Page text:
To under­stand the phe­nom­e­non, we can study two mice from the same lin­eage: one is brown, the oth­er is yel­low. This dif­fer­ence is not due to a sequence dif­fer­ence with­in a gene, but to the methy­la­tion of a gene. When the agouti gene is not methy­lat­ed or only slight­ly methy­lat­ed in melanocytes (skin cells), it is expressed and the mice are yel­low. If the agouti gene is methy­lat­ed, it is “switched off” by the mol­e­c­u­lar machin­ery, and it will not be expressed so the mice will be brown. More impor­tant­ly, when we add folic acid to the diet of ges­tat­ing mice, the pro­por­tion of yel­low mice in the lit­ters is reduced. As such, we now know that folic acid is essen­tial for the syn­the­sis of a methy­la­tion donor mol­e­cule. Epi­ge­net­ics is there­fore influ­enced by meta­bol­ic path­ways and can respond to exter­nal sig­nals, such as a par­tic­u­lar change in diet.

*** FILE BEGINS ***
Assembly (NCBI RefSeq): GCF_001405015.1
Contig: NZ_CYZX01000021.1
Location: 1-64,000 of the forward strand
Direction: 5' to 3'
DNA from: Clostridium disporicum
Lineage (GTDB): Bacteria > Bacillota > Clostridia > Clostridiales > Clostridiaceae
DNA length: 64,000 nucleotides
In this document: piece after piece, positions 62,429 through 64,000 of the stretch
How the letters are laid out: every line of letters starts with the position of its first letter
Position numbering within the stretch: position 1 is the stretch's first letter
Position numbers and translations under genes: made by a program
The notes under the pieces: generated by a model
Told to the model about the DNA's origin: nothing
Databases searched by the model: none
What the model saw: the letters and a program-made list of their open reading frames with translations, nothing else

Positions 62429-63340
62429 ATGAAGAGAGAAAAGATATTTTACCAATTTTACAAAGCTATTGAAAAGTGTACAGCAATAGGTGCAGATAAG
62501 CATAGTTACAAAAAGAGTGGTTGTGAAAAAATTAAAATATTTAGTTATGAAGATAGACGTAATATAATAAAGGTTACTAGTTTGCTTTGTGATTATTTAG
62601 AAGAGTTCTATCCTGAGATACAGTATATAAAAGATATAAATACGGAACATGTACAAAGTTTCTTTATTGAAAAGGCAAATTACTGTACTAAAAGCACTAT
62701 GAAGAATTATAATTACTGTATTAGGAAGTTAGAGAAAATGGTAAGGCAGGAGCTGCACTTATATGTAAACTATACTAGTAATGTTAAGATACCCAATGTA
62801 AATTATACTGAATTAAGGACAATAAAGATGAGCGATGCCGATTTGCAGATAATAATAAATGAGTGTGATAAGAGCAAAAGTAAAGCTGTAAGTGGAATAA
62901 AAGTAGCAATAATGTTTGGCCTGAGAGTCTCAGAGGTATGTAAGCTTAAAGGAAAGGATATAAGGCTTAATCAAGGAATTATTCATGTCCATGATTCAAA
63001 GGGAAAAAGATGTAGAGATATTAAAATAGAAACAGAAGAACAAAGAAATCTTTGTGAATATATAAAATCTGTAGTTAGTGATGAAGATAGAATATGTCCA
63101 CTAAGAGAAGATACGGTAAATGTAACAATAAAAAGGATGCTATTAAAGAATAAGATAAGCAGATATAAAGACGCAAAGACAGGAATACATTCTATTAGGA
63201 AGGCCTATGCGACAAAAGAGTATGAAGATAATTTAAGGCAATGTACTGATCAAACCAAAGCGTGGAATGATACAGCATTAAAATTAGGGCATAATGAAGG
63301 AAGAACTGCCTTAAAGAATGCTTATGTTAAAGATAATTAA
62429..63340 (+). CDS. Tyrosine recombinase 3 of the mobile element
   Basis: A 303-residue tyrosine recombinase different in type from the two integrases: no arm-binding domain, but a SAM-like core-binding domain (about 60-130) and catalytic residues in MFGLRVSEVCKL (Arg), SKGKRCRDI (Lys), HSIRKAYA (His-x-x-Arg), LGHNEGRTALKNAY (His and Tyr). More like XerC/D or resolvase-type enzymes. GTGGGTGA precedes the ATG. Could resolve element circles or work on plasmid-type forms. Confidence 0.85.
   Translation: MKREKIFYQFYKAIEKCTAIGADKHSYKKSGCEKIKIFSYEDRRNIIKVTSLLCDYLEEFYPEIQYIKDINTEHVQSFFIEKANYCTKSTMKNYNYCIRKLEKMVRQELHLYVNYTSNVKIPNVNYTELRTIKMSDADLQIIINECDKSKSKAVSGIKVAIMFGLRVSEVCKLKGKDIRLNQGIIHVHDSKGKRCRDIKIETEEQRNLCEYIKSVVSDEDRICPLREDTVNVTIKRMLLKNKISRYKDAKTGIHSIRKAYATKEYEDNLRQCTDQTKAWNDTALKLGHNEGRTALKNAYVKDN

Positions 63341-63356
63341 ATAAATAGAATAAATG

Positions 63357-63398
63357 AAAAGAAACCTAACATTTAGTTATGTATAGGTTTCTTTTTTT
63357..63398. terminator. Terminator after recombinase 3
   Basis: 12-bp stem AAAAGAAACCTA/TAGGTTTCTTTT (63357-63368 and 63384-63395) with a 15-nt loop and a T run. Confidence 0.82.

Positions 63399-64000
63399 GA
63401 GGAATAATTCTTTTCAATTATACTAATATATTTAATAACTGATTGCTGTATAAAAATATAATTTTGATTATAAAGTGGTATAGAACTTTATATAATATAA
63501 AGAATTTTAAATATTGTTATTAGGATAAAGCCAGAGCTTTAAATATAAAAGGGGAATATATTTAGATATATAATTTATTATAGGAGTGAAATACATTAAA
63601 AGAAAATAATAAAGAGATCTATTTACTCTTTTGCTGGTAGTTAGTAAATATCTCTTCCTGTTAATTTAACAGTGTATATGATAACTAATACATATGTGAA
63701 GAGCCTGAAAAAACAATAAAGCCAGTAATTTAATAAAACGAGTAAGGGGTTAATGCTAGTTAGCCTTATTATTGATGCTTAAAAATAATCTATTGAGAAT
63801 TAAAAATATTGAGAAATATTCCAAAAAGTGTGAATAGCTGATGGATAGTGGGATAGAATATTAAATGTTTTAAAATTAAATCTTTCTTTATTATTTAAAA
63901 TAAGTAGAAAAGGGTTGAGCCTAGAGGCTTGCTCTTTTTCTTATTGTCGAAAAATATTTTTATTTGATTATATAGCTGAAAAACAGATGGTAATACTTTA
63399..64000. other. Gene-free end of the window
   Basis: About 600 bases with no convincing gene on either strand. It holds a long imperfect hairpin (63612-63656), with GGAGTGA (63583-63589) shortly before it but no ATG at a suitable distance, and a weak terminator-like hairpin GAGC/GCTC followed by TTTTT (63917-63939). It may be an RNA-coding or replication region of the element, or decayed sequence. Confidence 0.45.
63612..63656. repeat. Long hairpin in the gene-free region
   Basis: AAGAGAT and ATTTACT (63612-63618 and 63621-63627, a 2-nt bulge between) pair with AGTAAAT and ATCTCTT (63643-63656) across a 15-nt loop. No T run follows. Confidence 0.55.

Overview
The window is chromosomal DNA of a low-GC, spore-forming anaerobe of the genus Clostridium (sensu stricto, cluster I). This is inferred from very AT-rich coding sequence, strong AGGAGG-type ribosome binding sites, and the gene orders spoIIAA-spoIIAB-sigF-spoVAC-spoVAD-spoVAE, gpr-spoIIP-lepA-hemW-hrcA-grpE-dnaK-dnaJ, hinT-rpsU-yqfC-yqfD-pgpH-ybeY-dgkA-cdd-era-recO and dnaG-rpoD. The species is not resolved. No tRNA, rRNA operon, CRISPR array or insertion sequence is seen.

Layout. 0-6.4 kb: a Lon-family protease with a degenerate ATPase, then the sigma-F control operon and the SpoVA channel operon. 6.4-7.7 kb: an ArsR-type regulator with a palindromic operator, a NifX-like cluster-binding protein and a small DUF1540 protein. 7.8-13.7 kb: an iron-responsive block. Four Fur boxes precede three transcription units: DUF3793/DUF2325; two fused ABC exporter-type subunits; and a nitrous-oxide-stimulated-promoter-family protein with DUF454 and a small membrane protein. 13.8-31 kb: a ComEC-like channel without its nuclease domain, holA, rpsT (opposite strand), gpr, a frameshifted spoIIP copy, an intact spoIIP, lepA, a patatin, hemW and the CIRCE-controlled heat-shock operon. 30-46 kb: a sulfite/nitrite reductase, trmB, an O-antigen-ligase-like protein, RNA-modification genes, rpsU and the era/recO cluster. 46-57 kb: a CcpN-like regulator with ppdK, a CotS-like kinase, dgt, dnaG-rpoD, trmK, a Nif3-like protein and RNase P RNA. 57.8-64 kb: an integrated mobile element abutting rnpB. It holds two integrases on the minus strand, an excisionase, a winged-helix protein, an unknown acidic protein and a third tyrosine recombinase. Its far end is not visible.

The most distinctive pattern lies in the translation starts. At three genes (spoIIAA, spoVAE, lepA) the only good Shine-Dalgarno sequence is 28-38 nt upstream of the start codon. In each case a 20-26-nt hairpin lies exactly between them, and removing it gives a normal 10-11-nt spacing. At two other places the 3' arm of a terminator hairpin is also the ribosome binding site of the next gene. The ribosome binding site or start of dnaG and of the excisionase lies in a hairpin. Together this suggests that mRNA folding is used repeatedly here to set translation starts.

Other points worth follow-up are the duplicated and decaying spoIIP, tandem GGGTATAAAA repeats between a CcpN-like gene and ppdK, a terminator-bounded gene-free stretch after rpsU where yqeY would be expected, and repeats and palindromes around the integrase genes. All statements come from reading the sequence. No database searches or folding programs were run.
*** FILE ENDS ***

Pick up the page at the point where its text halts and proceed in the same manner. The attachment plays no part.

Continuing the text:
Metab­o­lism also influ­ences the genome organ­i­sa­tion via his­tones. These are DNA-asso­ci­at­ed pro­teins that organ­ise DNA strand wind­ing. They com­pact the DNA mol­e­cule 10,000 times and allow it to be con­fined in the cell nucle­us. They also reg­u­late the expres­sion of the genome: com­pact­ed regions can­not be read and the genes con­cerned are con­sid­ered to be deac­ti­vat­ed. To bind to DNA, which is neg­a­tive­ly charged, his­tones are pos­i­tive­ly charged. A chem­i­cal mod­i­fi­ca­tion – known as acety­la­tion – changes their over­all charge and reduces their affin­i­ty for DNA. A mol­e­cule pro­duced by the break­down of sug­ars and lipids is required for this reac­tion, there­by pro­vid­ing anoth­er mol­e­c­u­lar link between metab­o­lism and gene expression.

Is it sim­ply enough then to change one’s diet to change the expres­sion pro­file of one’s genome? No, for most peo­ple the effects of such changes on gene reg­u­la­tion are minor. That said, the embryo is par­tic­u­lar­ly sen­si­tive to epi­ge­net­ic changes and a meta­bol­ic sig­nal can sig­nif­i­cant­ly affect development.

Many open questions